While it’s common for ad agencies to enter their work in design shows and juried competitions, it’s not something I’ve chosen to do. On one occasion, however, I did consider entering the “No Show”, a collection of work from various agencies that had been rejected by the client. In the advertising business, it’s not unusual for some of the best creative work to be rejected, sometimes because the client fears offending someone.
Because the Vancouver market is small, freelancers like me are asked to do a variety of work. When I’m working for an agency I’m required to sign a non-disclosure agreement, usually because ad agencies don’t want clients to know the creative work may not have come from their staff. As a result many freelancers have a large amount of work they can neither show nor take credit for.
Nevertheless, I’ll share with you three TV ad scripts I wrote for an Oakley eyewear campaign. Even though the ads were rejected by the agency, I never found out why, or even if they were presented to the client. These scripts are an example of how to use storytelling for product marketing and make the consumer, rather than the product, the hero of the story.
Open with a close-up of the face of a teenage boy reading an eye chart in a doctor's office; he is holding a hand over one eye. When he switches hands to cover his other eye it reveals a black eye. The eye doctor places an ugly pair of glasses on the boy’s face. The doctor is wearing the same glasses..
The boy is playing soccer with an elastic around the back of his head holding his new glasses on. He goes up for a header and smashes the glasses.
The boy is in a school hallway talking to a girl, there is tape on the bridge of his glasses. He is saying something that we can’t hear. She slaps him and his glasses go flying in slow-motion across the hall.
He wipes out on his skateboard straddling a railing, the glasses go flying again.
He falls off his bike, again the glasses go flying and a lens pops out.
He falls again and again in a time-lapse montage.
He experiences everything thats sucks about having glasses as a teenager.
But then the boy learns not to fall and the glasses stay on his face.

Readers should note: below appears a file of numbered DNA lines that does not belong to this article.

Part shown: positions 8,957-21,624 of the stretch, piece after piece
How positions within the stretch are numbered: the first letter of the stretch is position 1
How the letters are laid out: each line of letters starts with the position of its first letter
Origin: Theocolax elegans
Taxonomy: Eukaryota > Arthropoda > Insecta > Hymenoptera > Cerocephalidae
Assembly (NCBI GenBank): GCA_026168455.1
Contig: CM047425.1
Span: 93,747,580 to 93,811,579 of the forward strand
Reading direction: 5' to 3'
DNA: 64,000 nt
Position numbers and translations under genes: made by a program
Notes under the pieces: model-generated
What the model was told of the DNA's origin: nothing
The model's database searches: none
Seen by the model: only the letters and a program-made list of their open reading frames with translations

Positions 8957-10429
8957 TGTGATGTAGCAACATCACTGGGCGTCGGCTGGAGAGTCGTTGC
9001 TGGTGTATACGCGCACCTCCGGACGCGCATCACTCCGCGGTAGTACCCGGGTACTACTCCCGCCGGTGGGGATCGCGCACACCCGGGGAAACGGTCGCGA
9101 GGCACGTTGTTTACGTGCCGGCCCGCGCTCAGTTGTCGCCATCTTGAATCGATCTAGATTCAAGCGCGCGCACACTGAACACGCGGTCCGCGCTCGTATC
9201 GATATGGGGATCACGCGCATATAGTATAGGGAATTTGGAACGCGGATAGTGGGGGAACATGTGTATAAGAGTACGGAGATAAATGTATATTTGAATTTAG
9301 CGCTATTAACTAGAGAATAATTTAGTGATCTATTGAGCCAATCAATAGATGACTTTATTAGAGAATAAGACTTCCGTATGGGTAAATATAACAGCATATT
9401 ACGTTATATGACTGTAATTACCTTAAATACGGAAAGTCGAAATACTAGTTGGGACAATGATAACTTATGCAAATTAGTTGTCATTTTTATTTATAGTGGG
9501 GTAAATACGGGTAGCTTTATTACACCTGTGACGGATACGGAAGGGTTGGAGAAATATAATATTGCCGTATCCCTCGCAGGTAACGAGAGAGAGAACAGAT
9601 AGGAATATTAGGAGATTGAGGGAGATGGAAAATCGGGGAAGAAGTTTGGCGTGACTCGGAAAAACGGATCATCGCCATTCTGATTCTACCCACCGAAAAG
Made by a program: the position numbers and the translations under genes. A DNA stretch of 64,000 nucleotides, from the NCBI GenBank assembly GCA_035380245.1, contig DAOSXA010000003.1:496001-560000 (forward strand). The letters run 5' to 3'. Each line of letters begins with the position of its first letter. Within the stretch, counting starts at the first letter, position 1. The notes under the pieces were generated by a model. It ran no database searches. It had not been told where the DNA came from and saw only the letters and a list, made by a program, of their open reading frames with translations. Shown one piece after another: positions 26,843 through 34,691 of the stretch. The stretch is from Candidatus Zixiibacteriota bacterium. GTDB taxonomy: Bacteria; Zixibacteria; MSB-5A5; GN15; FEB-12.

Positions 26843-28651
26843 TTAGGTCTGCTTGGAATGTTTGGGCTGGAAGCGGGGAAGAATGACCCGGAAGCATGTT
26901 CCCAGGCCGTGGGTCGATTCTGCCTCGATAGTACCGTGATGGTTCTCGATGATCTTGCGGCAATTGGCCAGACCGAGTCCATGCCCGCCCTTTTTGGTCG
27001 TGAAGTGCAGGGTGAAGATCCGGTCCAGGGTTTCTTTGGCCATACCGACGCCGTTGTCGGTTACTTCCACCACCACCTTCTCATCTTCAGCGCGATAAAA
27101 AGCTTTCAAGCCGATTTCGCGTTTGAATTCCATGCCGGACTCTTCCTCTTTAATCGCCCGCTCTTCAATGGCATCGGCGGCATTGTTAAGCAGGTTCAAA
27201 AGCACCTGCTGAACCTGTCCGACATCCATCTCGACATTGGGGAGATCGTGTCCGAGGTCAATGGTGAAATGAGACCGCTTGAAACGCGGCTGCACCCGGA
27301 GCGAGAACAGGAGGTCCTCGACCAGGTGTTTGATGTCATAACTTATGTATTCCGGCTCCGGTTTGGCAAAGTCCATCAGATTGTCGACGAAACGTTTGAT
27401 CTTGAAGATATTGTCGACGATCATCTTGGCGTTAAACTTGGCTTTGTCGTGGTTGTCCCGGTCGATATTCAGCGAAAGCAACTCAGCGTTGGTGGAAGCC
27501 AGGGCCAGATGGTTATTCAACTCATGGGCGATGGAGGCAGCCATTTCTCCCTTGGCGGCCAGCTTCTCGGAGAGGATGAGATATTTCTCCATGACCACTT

He completes a spectacular trick; we notice the frames are Oakleys.
Now they’re an asset rather than a problem. The boy, like the glasses, have become cool.
He pulls them off and we see that he’s no longer a kid,, but a famous Oakley athlete.
Open on a raccoon on its hind legs leaning against a garbage can, he rocks it back and forth until it falls, then investigates the contents to find his breakfast .
Cut to a wide shot of an empty, beach-side parking lot; It’s early morning, the sun is rising. The toppled garbage can is in the foreground, at the far end of the lot is a car that appears abandoned.
Cut to a close-up of the car’s windshield as the sun illuminates it, revealing a dashboard full of the assorted debris found in the cars that people call home. The pile begins to move, a hand emerges from the trash and gropes around the dashboard, searching for something.
Cut to a side shot of the car; through the windows we see a silhouette of a person in the car putting on their glasses.
Cut to a heroic ground-up shot as he looks out to sea; we can hear surf. He is shirtless and his hair unruly; he is wearing sunglasses.
Cut to a wide shot with the car in the foreground. The sun has risen enough to illuminate perfect sets of waves in the distance. The trunk of his car is open and he’s sitting on the bumper pulling on a wet suit.
From inside the car we see him toss the glasses through the window onto the dash; we see that they’re Oakleys.
The last shot is from a board-mounted camera facing the surfer as he paddles out. We now see his face for the first time with a raccoon tan left from his glasses.
Droplets of water appear on the camera lens, fade up the logo as he duck dives the first break.
The image dissolves in the wash of the wave; fade to white, only the logo remains.
The sound of the surf continues . . .
An elderly black man standing in front of a mirror; he is wearing dark glasses and speaking to somebody off- camera: “How do I look?” he says.
A woman’s voice from off-camera: “You look good baby.”
Cut to the backseat of a cab. The man is sitting with his trombone.
Cab driver’s voice: “Evening Mr. Basil.”
Wide shot of the cab driving through nighttime New Orleans.
Mans voice: “Pull over, I’ll walk from here.”
As the man steps from the cab he unfolds his white cane. He taps the sidewalk, then begins to walk as the cab pulls away.
Fade to black.
Oakley logo fades up
Audio: the last notes of a trombone solo fade as the applause begins.